‘I’m a doctor of imagination,’ he said with a laugh.

‘He wants expressways you can ride your bike on, so you can go from Kentucky to California on your bike,’ Bernard said. ‘Which is a little out there, but you know.’

The Art of Defensive Boxing

Dr. W.A.S. also speaks out against illegal immigrants, and can be heard shouting what spectators often interpret as racist speech. He said he’s not a racist, but feels terrorism will one day become a serious domestic problem, creating a dangerous atmosphere for Muslims. He also made comments offending blacks.

‘The reason he said that I would be fine is because I’m standing right there in front of his face,’ said Lamar Hill, a freshman at NKU. ‘I’ll bet you if I wasn’t there, or any other black person wasn’t there, he would be talking about just white people alone, and that Mexicans, black people, any (ethnicity) other than white should be kicked out of the United States because we’re taking his jobs, or their jobs. That’s stupid as hell, that pisses me off.’

His list of qualms with the government is extensive, and entails a massive re-tooling and a boxing match.

‘I’d like to challenge President Obama to a boxing match,’ he said. ‘I’d kick his ass. I’d suck him in, ‘cuz I’m a defensive boxer.’ ‘

Dr. W.A.S., who, with only a brief stint as a geology major at the University of Kentucky in 1957 under his belt, is not actually a doctor, also tells students of his ideas to counteract illegal immigration.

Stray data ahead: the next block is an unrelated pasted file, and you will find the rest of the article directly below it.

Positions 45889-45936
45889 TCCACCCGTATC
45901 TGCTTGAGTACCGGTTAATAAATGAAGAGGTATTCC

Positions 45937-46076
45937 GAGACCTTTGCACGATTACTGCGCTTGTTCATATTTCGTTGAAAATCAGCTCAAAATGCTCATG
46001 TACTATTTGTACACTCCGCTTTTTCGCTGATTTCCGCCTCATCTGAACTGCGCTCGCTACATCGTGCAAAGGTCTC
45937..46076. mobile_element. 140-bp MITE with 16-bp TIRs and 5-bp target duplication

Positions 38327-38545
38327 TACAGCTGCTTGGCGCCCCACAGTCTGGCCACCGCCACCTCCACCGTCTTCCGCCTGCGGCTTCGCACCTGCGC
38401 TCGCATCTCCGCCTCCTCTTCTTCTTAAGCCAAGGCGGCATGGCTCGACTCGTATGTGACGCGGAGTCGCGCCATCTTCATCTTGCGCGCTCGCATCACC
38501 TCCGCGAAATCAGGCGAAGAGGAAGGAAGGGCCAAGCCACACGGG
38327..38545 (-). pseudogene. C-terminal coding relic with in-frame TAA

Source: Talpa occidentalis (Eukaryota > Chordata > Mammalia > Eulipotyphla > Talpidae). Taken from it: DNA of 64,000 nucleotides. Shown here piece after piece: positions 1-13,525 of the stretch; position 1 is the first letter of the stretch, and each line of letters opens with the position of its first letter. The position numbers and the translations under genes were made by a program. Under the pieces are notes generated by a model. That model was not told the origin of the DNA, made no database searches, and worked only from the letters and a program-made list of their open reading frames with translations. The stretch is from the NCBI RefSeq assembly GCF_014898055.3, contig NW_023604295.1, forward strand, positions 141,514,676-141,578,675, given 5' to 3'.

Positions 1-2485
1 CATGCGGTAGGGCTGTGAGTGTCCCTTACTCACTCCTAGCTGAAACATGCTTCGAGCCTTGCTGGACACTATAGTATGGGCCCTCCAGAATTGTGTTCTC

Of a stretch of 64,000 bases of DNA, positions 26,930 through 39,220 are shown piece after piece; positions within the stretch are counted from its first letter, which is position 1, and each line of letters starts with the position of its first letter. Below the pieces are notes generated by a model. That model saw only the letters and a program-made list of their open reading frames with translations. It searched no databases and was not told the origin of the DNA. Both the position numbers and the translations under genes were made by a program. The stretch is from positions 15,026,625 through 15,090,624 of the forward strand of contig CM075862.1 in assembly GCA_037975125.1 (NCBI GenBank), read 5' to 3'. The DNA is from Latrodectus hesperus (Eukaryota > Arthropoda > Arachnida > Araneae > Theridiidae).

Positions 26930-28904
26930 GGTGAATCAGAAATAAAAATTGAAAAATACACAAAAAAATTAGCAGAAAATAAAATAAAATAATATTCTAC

‘He’s real big on the illegal Mexicans and stuff. He always says we need to have a bounty on them, which is a little messed up,’ said Bernard, who’s tuned into the activist’s gospel several times already. ‘He said ‘$500 a head, ten a day.’ He says ‘don’t get too greedy.’ That’s what’s messed up.’

Addicted to NKU

In addition to speaking out on a wide array of hot topics, Dr. W.A.S. said he wants to help improve NKU. He’d like to see NKU open its doors 24 hours a day, seven days a week, and also feels the university would benefit from a name change – he sees big things in store for NKU, and thinks a more distinctive name will have more impact when big things come.

‘I’m addicted to NKU,’ he said. ‘Totally dedicated. I’ll do anything for the students and faculty.’

Dr. W.A.S. said he feels that most students love his presence on campus, but not all students have taken his words so positively.

‘I just don’t believe anything he says,’ said Hill, who studies pre-med. ‘When I look at him, he’s just fake to me.’

Though Dr. W.A.S. hasn’t been seen at NKU in at least three years, this is not his first time on campus.

‘He’s been coming here for the past 20 years,’ said Bill Lamb, who served as NKU’s dean of students until 2001, and now is the employer relations coordinator of the Career Development Center. Lamb said the message he brings always has a common through-line.

‘Everything he’s spoken about has had a common theme of pro-environment or anti-big government,’ Lamb said.

Dr. W.A.S. said a part of what drives him to do the work he does is that he fears the path our country is currently taking will lead America into being a semi-closed state.

‘We’re in a house of glass,’ he said. ‘We have such a wonderful, open society, but the doors are slowly closing.’